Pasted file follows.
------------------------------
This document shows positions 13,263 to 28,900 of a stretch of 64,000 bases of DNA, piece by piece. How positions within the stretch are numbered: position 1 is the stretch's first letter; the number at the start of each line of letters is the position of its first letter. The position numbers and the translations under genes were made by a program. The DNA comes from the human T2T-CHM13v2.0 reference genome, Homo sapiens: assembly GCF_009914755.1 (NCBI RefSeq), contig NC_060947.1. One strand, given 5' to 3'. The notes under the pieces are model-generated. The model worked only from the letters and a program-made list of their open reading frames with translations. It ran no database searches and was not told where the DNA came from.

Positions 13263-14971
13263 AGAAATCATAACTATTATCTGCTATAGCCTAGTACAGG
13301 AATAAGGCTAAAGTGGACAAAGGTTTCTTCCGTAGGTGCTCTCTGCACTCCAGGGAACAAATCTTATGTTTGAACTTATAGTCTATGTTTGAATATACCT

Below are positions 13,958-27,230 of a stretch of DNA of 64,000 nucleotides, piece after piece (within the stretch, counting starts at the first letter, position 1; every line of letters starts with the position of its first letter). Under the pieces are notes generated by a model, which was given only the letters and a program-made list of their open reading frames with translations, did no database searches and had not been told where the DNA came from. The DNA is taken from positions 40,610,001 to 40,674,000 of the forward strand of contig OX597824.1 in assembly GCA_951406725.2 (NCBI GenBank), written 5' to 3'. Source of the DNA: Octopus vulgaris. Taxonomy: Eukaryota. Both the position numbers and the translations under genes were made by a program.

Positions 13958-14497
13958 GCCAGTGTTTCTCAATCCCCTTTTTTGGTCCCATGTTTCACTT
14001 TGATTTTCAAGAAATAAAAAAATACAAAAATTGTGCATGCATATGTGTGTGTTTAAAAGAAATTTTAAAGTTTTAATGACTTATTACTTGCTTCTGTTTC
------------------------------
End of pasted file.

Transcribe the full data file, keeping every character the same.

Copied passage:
This document shows positions 13,263 to 28,900 of a stretch of 64,000 bases of DNA, piece by piece. How positions within the stretch are numbered: position 1 is the stretch's first letter; the number at the start of each line of letters is the position of its first letter. The position numbers and the translations under genes were made by a program. The DNA comes from the human T2T-CHM13v2.0 reference genome, Homo sapiens: assembly GCF_009914755.1 (NCBI RefSeq), contig NC_060947.1. One strand, given 5' to 3'. The notes under the pieces are model-generated. The model worked only from the letters and a program-made list of their open reading frames with translations. It ran no database searches and was not told where the DNA came from.

Positions 13263-14971
13263 AGAAATCATAACTATTATCTGCTATAGCCTAGTACAGG
13301 AATAAGGCTAAAGTGGACAAAGGTTTCTTCCGTAGGTGCTCTCTGCACTCCAGGGAACAAATCTTATGTTTGAACTTATAGTCTATGTTTGAATATACCT

Below are positions 13,958-27,230 of a stretch of DNA of 64,000 nucleotides, piece after piece (within the stretch, counting starts at the first letter, position 1; every line of letters starts with the position of its first letter). Under the pieces are notes generated by a model, which was given only the letters and a program-made list of their open reading frames with translations, did no database searches and had not been told where the DNA came from. The DNA is taken from positions 40,610,001 to 40,674,000 of the forward strand of contig OX597824.1 in assembly GCA_951406725.2 (NCBI GenBank), written 5' to 3'. Source of the DNA: Octopus vulgaris. Taxonomy: Eukaryota. Both the position numbers and the translations under genes were made by a program.

Positions 13958-14497
13958 GCCAGTGTTTCTCAATCCCCTTTTTTGGTCCCATGTTTCACTT
14001 TGATTTTCAAGAAATAAAAAAATACAAAAATTGTGCATGCATATGTGTGTGTTTAAAAGAAATTTTAAAGTTTTAATGACTTATTACTTGCTTCTGTTTC